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Jeremy Hunt tells Chinese hosts his wife is Japanese

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Jeremy Hunt may have replaced Boris Johnson as the UK’s top diplomat, but it seems the sight of a gaffe-prone British foreign secretary isn’t about to disappear any time soon.

Mr Hunt marked the first day of his trip to China – where he hopes to strengthen trade ties ahead of Brexit – by mistakenly telling his hosts his wife is Japanese, rather than Chinese.

The foreign secretary, who moved from his health brief to replace Mr Johnson earlier this month, made the “terrible mistake” while meeting his Chinese counterpart.

Exchanging pleasantries as his UK delegation sat down to talks with Chinese foreign minister Wang Yi and officials, Mr Hunt sought to demonstrate his family ties to China.

But Mr Hunt erred and told his hosts: “My wife is Japanese – my wife is Chinese. Sorry, that’s a terrible mistake to make.”

Following some laughter, he added: “My wife is Chinese and my children are half-Chinese and so we have Chinese grandparents who live in Xian and strong family connections in China.”

Jeremy Hunt with China's foreign minister Wang Yi
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Mr Hunt greets China’s foreign minister Wang Yi

As well as risking upsetting his wife, Mr Hunt’s blunder also threatened to offend the Chinese officials sat across the table from him.

Chinese-Japanese relations have been mired in tensions since Japan’s invasion of China before and during the Second World War.

Mr Hunt is married to Lucia Guo and the couple have three children.

After graduating from Oxford University, Mr Hunt spent two years in Japan teaching English and learning Japanese.

Shortly after becoming the longest-serving health secretary since the NHS was created, Mr Hunt moved to the foreign office at the beginning of the month.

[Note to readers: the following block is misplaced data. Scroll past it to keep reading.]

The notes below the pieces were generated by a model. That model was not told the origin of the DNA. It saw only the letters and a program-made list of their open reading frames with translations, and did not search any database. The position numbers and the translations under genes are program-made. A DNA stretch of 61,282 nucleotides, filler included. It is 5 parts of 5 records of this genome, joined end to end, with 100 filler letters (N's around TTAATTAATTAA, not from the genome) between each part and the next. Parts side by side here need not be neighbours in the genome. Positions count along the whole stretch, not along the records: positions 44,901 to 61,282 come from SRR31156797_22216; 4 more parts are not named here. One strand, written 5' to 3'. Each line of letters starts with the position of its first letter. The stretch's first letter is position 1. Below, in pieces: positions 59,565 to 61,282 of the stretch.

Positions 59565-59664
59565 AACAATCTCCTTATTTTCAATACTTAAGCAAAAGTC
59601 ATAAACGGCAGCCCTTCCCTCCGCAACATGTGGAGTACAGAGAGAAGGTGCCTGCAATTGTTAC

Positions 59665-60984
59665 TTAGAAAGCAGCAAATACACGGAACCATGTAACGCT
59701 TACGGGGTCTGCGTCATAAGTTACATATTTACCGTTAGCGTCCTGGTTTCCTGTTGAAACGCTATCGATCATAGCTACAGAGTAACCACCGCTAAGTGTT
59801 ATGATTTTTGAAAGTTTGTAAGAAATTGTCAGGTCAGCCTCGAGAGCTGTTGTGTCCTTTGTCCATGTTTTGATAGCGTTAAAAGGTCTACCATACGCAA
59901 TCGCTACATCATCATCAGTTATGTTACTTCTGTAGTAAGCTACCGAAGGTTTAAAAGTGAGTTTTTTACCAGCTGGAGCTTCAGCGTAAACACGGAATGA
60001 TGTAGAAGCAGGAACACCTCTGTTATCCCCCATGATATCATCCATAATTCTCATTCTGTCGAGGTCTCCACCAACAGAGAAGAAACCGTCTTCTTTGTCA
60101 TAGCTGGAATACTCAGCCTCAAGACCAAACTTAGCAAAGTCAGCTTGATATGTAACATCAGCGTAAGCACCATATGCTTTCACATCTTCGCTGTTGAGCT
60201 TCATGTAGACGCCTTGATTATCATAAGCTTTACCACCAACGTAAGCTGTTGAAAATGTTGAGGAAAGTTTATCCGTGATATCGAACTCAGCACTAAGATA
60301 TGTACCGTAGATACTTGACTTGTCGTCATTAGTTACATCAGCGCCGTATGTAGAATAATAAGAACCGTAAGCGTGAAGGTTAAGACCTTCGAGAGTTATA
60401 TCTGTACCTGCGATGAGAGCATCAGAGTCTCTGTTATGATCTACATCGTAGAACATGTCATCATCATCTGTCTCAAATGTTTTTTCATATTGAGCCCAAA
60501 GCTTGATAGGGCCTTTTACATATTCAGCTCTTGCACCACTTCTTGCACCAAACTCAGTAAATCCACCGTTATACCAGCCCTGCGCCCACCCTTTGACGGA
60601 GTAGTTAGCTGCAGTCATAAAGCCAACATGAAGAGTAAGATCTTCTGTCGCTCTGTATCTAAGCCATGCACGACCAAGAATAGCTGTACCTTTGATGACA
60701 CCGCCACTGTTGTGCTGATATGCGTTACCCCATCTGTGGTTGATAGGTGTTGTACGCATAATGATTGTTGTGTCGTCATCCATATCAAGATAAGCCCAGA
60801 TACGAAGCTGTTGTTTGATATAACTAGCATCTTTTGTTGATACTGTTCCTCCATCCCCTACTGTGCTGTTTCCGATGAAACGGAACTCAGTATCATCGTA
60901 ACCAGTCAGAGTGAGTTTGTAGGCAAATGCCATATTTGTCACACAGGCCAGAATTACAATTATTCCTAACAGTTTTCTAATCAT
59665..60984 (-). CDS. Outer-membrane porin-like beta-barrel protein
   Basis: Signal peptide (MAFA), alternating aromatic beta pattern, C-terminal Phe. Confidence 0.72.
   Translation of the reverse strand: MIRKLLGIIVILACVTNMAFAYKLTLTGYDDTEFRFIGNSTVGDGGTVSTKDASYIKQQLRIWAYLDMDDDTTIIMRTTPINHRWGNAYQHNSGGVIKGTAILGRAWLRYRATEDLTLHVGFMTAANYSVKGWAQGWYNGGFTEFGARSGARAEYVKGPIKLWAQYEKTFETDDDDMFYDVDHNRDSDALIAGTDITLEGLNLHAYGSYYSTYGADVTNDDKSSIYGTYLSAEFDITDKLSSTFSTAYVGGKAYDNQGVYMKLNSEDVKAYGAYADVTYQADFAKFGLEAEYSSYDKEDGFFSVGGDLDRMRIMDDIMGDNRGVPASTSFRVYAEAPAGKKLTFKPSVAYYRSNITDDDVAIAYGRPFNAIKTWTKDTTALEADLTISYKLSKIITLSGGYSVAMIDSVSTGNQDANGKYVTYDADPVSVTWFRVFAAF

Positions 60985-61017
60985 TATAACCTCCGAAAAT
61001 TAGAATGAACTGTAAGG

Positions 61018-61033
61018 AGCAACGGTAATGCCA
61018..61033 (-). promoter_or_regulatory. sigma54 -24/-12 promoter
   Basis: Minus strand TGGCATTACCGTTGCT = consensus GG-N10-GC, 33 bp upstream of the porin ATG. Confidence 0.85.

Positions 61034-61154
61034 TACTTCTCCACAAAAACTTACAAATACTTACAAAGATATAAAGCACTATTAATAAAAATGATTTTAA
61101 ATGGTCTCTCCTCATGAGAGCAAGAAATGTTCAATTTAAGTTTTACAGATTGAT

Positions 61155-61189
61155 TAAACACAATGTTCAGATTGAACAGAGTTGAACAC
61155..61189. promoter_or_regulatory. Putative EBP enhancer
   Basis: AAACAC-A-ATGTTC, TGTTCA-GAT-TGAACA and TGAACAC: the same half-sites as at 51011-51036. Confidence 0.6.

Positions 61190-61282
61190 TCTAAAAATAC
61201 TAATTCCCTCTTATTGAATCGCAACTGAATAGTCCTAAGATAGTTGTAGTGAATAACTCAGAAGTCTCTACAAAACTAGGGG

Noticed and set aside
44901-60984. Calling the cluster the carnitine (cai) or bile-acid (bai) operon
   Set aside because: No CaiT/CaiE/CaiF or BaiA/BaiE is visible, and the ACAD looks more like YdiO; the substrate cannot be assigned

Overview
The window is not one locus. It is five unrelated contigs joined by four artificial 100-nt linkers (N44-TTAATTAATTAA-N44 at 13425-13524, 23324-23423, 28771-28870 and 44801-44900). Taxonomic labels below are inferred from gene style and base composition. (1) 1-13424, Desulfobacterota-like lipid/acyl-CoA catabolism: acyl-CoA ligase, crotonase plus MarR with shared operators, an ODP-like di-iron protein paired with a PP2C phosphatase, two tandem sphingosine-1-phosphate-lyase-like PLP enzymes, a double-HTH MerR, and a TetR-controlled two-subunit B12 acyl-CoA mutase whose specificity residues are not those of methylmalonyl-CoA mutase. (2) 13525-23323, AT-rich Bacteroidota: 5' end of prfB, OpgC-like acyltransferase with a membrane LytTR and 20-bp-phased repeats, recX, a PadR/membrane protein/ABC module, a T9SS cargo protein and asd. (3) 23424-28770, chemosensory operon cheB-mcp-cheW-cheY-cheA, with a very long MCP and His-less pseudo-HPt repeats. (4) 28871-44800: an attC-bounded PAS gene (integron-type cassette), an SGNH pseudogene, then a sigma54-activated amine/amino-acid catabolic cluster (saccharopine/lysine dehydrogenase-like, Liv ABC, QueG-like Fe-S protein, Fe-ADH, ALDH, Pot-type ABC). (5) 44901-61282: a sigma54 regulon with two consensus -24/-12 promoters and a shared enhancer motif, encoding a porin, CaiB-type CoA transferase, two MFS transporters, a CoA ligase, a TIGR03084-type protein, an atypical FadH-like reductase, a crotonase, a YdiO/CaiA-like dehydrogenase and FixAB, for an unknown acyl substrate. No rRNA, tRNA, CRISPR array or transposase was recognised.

He replaced Mr Johnson, who resigned from government in protest at Prime Minister Theresa May’s Brexit plan.

Boris Johnson's resignation was a blow to Theresa May's cabinet
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Boris Johnson’s own spell as foreign secretary was marked by a number of gaffes

During his two-year spell as foreign secretary, Mr Johnson demonstrated his own gaffe-prone streak when he compared New Zealand’s traditional Maori greeting to a headbutt.

He also angered Sikhs during a visit to a temple when he claimed a trade deal with India would boost sales of whisky, seemingly unaware the drinking of alcohol is forbidden under many Sikh teachings.

Mrs May was forced to slap down Mr Johnson when he accused Saudi Arabia of abusing Islam and acting as a puppeteer in proxy wars throughout the Middle East.

On a trip to Myanmar, the senior Tory was caught on camera reciting a colonial poem before being stopped by an ambassador.

And he caused a storm at last year’s Conservative Party conference by claiming a Libyan city could become the “next Dubai” if they “clear the dead bodies away”.

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